"The Seventh Game" is a novel about an aging pitcher on the mound for the last game of a world series (probably the last game of his career), and of the life he has lived up until this particular October afternoon. Mr. Kahn commits enough writerly sins to send himself back to the minors. The book is littered with borrowings, from his own work (he tosses compliments at friends he encountered and evokes the places he visited on his summer's research for "A Season in the Sun"), from other baseball books (most notably, and regrettably, those by hacks of the 40's and 50's) and even from Tom Wolfe…. (pp. 11, 21)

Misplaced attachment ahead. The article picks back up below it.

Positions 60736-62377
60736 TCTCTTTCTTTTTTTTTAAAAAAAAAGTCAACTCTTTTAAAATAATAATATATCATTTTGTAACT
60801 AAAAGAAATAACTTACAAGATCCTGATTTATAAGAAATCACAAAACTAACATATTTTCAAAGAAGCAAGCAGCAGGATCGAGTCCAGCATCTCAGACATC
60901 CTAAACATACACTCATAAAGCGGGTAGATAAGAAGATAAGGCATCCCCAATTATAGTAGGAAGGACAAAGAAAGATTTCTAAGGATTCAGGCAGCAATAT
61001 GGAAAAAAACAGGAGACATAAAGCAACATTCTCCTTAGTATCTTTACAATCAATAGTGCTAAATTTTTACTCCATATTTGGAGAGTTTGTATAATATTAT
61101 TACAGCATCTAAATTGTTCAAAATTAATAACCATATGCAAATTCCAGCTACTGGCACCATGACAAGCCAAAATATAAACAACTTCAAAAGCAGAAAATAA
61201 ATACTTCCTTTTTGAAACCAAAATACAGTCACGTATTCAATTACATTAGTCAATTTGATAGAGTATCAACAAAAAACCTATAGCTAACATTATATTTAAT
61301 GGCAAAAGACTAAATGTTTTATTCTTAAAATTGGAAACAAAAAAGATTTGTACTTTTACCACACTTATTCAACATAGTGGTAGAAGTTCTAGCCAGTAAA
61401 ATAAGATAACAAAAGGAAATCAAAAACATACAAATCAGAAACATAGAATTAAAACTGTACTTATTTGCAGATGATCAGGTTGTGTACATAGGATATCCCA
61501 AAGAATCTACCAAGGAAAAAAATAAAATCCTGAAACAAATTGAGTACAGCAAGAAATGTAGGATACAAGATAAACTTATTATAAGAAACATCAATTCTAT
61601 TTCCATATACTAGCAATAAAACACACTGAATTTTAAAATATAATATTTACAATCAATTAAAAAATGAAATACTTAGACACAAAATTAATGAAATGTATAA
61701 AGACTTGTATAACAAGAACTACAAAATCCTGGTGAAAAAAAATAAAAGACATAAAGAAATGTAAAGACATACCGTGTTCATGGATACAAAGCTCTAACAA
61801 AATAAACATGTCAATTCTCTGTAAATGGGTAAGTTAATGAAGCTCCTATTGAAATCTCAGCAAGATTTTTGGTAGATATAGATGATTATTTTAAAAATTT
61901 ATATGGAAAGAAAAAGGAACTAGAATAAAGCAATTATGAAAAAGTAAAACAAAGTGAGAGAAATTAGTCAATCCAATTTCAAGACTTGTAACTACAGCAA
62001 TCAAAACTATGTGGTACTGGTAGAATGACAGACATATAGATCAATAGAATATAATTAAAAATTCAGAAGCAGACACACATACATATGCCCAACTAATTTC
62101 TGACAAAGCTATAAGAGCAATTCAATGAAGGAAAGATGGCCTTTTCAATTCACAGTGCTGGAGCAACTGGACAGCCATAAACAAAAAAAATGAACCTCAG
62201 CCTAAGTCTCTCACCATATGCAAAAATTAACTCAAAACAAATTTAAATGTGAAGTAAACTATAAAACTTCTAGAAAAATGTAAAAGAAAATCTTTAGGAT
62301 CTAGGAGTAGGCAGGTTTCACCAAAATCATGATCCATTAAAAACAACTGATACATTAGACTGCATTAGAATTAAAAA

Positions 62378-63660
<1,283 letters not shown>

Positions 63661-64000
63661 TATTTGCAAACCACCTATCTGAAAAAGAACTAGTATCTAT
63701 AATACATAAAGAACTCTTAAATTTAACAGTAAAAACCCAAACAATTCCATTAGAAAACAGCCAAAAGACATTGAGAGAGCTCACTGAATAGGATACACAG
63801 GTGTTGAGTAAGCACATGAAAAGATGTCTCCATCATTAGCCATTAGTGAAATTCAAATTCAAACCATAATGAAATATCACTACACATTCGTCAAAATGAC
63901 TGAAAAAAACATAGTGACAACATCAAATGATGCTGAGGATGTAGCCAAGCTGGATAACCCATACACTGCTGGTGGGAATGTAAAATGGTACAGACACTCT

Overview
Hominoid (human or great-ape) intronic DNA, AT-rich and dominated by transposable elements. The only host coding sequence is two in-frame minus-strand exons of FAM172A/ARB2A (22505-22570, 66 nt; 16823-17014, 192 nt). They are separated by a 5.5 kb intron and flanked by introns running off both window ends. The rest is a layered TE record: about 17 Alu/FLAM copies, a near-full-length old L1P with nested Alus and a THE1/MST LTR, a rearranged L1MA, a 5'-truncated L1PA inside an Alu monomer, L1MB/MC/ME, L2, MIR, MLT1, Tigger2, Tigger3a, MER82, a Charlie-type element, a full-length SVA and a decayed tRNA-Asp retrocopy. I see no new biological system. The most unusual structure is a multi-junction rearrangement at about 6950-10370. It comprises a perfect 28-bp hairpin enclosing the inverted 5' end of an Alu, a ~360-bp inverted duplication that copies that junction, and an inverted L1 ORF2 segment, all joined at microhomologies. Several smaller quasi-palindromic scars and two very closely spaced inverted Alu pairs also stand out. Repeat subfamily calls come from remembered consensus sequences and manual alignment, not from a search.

But worse than the attributable borrowings are the clichés so firmly grounded in bad...
(The entire section is 439 words.)